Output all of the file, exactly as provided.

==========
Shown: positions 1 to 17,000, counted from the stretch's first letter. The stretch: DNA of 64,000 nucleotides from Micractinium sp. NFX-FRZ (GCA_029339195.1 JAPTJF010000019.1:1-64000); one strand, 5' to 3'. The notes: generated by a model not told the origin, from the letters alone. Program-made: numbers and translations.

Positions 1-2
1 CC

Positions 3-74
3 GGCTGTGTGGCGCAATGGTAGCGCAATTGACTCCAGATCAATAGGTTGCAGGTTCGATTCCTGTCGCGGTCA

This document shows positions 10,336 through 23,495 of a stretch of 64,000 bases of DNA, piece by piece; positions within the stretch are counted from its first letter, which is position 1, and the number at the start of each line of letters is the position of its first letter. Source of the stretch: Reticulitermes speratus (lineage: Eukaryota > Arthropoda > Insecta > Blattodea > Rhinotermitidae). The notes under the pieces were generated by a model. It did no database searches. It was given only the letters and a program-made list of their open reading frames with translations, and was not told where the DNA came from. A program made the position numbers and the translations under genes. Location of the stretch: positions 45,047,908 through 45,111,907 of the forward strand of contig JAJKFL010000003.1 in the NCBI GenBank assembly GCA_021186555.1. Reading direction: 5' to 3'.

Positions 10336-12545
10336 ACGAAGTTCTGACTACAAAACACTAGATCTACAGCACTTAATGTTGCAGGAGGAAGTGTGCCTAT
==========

Shown: positions 1 to 17,000, counted from the stretch's first letter. The stretch: DNA of 64,000 nucleotides from Micractinium sp. NFX-FRZ (GCA_029339195.1 JAPTJF010000019.1:1-64000); one strand, 5' to 3'. The notes: generated by a model not told the origin, from the letters alone. Program-made: numbers and translations.

Positions 1-2
1 CC

Positions 3-74
3 GGCTGTGTGGCGCAATGGTAGCGCAATTGACTCCAGATCAATAGGTTGCAGGTTCGATTCCTGTCGCGGTCA

This document shows positions 10,336 through 23,495 of a stretch of 64,000 bases of DNA, piece by piece; positions within the stretch are counted from its first letter, which is position 1, and the number at the start of each line of letters is the position of its first letter. Source of the stretch: Reticulitermes speratus (lineage: Eukaryota > Arthropoda > Insecta > Blattodea > Rhinotermitidae). The notes under the pieces were generated by a model. It did no database searches. It was given only the letters and a program-made list of their open reading frames with translations, and was not told where the DNA came from. A program made the position numbers and the translations under genes. Location of the stretch: positions 45,047,908 through 45,111,907 of the forward strand of contig JAJKFL010000003.1 in the NCBI GenBank assembly GCA_021186555.1. Reading direction: 5' to 3'.

Positions 10336-12545
10336 ACGAAGTTCTGACTACAAAACACTAGATCTACAGCACTTAATGTTGCAGGAGGAAGTGTGCCTAT